When training in an operational unit, we rarely did DBFM. On those occasions where we could successfully arrange dissimilar training with another unit, both sides wanted to "train like you'll fight." We didn't plan to meet a MiG-23 or Su-27 or Mirage F-1 in a 1v1 engagement, in perfect weather, outside of any SAM ring, in clean configuration, within a short flying distance of both of our runways. We did think that we'd be an egressing 4-ship at 300' AGL and 540 knots, low on fuel, with empty TERs, empty 370s, and an ALQ-131 on the centerline. We did think that all of a sudden we'd cross a ridgeline and find ourselves blundering into a cloud of MiGs. So we're in an air-to-ground configuration with maybe an AIM-9P or AIM-9L onboard, low on gas, in the weeds, with people on the ground shooting at us too. Now THAT is a real air-to-air scenario, and THAT is what we trained for.

I've flown DACT in everything from 2v2 exercises to 16 v X at Red Flag, Team Spirit, etc. My plan was always to remain as fast as possible, yes, even above corner speed. If I turned more than 90 degrees, my personal alarm bells started going off, and if I turned more than 180 degrees and hadn't gotten a kill, I started looking for a way to bug out. Flying 2v4 against the Aggressor F-5Es, I'd take my element to the merge at 600 KIAS or 1.15 mach, (hence my callsign), while the F-5s would be at 450 KIAS and .85. We'd kill two at the merge, never turn more than 90 degrees, and separate. I don't recall an occasion where either of us ever got shot, and we almost always got at least one F-5, if not two. That is real training.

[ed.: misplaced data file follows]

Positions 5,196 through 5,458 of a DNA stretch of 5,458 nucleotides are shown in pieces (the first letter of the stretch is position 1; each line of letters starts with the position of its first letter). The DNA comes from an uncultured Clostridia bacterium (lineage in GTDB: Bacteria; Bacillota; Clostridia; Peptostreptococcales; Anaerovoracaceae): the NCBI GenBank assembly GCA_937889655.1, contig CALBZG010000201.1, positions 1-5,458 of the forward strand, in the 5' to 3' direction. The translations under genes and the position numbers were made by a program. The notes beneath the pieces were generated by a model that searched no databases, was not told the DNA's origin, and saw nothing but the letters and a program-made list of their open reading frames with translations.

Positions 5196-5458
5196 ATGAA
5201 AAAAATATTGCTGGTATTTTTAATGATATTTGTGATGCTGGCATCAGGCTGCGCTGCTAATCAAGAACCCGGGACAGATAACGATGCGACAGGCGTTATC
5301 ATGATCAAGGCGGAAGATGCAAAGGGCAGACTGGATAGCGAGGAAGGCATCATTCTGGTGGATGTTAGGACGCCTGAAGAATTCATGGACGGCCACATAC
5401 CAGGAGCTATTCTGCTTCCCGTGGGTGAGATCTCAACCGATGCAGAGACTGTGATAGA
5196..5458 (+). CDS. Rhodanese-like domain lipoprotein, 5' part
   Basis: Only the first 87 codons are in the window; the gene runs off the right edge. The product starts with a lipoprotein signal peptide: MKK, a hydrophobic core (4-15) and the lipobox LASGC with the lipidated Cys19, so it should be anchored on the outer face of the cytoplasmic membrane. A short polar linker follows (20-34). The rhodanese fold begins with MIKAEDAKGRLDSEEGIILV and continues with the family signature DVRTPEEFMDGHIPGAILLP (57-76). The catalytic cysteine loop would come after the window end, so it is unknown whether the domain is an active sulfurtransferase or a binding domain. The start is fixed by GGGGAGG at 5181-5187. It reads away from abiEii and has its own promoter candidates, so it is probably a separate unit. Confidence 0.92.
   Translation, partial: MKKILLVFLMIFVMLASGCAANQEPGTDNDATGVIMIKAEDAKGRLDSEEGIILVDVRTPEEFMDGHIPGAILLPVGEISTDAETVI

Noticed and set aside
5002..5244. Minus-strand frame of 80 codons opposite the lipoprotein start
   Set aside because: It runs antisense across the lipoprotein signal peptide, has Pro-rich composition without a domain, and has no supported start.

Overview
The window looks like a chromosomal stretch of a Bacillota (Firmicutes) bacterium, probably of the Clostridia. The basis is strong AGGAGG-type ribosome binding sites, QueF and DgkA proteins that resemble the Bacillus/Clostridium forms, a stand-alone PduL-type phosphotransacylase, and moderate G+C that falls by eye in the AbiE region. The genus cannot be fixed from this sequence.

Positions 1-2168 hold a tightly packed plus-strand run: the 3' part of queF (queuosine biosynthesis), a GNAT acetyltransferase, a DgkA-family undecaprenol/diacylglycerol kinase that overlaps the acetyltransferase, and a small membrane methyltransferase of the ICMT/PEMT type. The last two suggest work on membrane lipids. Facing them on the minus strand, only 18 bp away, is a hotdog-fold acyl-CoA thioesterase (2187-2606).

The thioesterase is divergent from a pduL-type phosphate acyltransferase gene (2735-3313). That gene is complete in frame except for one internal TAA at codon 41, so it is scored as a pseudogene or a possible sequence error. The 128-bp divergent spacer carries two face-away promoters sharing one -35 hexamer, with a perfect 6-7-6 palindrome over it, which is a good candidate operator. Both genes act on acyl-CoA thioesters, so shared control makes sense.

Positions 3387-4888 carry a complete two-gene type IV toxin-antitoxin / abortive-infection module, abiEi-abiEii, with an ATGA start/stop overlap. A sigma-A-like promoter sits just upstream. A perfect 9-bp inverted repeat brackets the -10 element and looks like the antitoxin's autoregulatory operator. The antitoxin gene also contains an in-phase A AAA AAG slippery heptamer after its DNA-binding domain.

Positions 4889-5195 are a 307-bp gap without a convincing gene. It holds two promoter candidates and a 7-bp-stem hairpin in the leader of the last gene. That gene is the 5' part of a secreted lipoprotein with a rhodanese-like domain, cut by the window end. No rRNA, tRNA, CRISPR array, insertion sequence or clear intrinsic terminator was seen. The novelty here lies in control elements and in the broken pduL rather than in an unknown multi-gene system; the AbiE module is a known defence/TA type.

I spent three years as a squadron weapons officer at the Luke RTU. There we actually DID do DBFM for student training. They flew against the AT-38 (and got shot), the A-7 (and got shot), the F-4D (and got shot), the F-14 (and got shot), the F-18 (and got shot), the A-4 (and got shot), the Kfir (and got shot)….well, you get the idea. It was all about the pilot, not the aircraft.

So here is where I finally get to the F-15A v F-16A question. As an RTU IP, I occasionally DID get to fly the hypothetical 1v1 air-to-air scenario I mentioned above. I flew against an F-15A squadron weapons officer that had gone through FWIC at the same time I had, we had both flown F-4s previously, we were both in clean jets, the weather was Arizona perfect, and we were both the same distance from the warm dry runway. We would do "butterfly" neutral setups, and both be limited to AIM-9P and guns, so it was truly an energy maneuvering fight. As long as I didn't screw it up and get too slow, the F-16A would usually beat the F-15A in probably 75%-80% of the engagements. However, as stated above, while that might be good for beers at the bar, it really had nothing to do with real world air-to-air.